A wet, cool year isn't always good news for gardens
If you live in the southwest corner of the state and still read a newspaper, you may have noticed that our climate and/or environment tend to be pretty common topics (as does my use of parenthesis). But really, as gardeners, or farmers, or landowners, so much of our success is based off of: a) if Mother Nature is nice or naughty; or b) how we adjust for her naughtiness without making her more upset.
2019 is one of those years – nice and well, the consequences of that kindness. Yes, snowpack was amazing this past winter and spring. Snow is still melting, rivers and creeks are still running high, and reservoirs are continuing to fill at a very quick rate (and it’s the first week of July! And I’m using more parenthesis!).
But along with all that moisture came a relatively cool and wet spring and early summer. The high temperatures in May were 7 degrees cooler than normal; in June, they were 4 degrees cooler. Many of you experienced a frost (or even a freeze) on June 23rd. During the last week of June we had an average daily temperature difference of 36 degrees. So after a couple cold nights, our tender annuals and vegetable that survived the frost have had a tough time getting going again.
You know what else came with the all this winter and spring moisture, cooler than normal temperatures, and higher than normal relative humidity? Telephone calls, emails, samples, site visits, and photos.
If you like plant diseases, insects (and I do) and weeds (I don’t), well, 2019 is your year. We started with carpets of purple mustard (Chorispora tenella) that blankets our fields and then moved onto that relatively rare, and eventually annoying, mountain cicada (Okanagana bella).
They do little or no harm to your plants (although we have witnessed some wounding by females laying eggs in soft-wooded trees and shrubs) even though they are one of the larger insects you will find in Colorado. Apparently, they emerge every 3-5 years, however this is the first time I remember seeing them, and I’m old. What we are hearing are males trying to attract females.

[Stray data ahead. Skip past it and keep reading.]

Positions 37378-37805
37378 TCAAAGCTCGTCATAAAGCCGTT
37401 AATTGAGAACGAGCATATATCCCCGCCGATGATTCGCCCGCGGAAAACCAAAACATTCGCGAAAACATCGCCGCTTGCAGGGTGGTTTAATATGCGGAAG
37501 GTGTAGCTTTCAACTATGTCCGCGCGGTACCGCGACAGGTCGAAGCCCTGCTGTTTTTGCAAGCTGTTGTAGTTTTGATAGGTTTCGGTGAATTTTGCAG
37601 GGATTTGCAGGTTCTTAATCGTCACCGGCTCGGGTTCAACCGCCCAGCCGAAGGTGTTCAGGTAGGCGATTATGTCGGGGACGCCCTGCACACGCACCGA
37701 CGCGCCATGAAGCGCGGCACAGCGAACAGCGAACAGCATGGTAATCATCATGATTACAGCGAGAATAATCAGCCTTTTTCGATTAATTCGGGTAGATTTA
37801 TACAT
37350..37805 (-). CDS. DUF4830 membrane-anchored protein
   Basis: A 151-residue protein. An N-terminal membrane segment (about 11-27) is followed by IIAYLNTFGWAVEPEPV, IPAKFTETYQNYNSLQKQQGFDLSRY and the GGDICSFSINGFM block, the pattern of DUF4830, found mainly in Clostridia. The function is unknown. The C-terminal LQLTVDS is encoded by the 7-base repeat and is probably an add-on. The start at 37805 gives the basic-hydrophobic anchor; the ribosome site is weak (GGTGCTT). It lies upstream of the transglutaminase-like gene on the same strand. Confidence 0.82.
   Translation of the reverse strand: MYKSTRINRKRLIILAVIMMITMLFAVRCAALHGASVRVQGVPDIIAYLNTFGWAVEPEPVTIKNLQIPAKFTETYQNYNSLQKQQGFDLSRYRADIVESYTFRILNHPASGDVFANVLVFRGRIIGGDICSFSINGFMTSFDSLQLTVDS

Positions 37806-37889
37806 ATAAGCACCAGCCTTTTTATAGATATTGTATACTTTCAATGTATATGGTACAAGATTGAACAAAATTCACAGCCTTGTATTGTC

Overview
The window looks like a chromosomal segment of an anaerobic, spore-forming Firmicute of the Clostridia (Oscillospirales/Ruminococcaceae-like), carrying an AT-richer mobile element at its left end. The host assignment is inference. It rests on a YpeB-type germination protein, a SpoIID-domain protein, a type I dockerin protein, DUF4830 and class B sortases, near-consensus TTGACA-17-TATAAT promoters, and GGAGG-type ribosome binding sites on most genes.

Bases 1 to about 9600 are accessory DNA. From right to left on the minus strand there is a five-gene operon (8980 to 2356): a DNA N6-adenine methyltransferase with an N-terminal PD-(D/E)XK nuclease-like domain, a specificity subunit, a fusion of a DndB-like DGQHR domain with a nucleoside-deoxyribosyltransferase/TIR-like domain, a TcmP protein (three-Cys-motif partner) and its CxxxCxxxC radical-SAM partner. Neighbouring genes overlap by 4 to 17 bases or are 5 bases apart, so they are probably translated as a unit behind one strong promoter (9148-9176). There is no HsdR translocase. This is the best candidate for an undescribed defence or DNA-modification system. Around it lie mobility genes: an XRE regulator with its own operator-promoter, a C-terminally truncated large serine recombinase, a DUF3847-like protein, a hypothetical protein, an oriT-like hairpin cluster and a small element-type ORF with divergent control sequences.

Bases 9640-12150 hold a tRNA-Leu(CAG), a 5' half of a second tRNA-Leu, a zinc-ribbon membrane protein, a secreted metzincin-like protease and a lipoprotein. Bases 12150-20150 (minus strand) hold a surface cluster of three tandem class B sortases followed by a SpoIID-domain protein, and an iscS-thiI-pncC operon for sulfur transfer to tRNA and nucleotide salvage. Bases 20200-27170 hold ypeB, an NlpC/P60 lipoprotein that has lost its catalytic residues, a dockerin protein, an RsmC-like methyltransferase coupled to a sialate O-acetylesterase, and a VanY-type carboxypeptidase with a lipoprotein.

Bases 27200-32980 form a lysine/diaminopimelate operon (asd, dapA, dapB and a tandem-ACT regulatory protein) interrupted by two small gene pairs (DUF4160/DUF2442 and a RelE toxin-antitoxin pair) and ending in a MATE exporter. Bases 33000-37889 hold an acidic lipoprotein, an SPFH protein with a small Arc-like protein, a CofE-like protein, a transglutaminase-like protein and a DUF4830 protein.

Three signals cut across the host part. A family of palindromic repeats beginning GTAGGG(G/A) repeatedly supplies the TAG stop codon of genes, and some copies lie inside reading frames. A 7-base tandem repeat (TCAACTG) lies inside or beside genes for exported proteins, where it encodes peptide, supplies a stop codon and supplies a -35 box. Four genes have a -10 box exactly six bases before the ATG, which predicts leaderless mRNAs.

Aphids and thrips have also been impressive this year, and while aphids are not uncommon in our annuals, perennials, and trees, thrips in the garden(and not just in the annuals that come from greenhouses) are relatively rare and unfortunately tough to control. Try insecticidal soaps – or a jet stream of water from the hose – to keep numbers down. Just know that both insects lay a lot of eggs and can also utilize a form of asexual reproduction called parthenogenesis in which an adult female can lay an unfertilized egg to develop into a genetically identical female offspring.
Because of our low relative humidity and the fact that we have a cold winter, fungus and bacteria are typically not an issue. But guess what? Not this year! I’ve seen bacterial issues on tomatoes, peppers, and even landscape ornamentals. Cedar-apple rust is showed up as orange globs in the junipers this spring and can potentially harm our apples, pears, hawthorns and other plants in the rose family. When you see those gelatinous masses in the trees, prune them out and stop the cycle.
And lastly, and probably most impressively, I just got a photo of slime mold which was awesome! Also known as “Dog Vomit Fungus”, this mass (about 1 foot wide and 1 foot tall) probably formed where there was a lot of moisture. They don’t cause any problems, but sure are attractive to kids with sticks or fingers or adults with weed whackers (or sticks or fingers). Or so I’m told…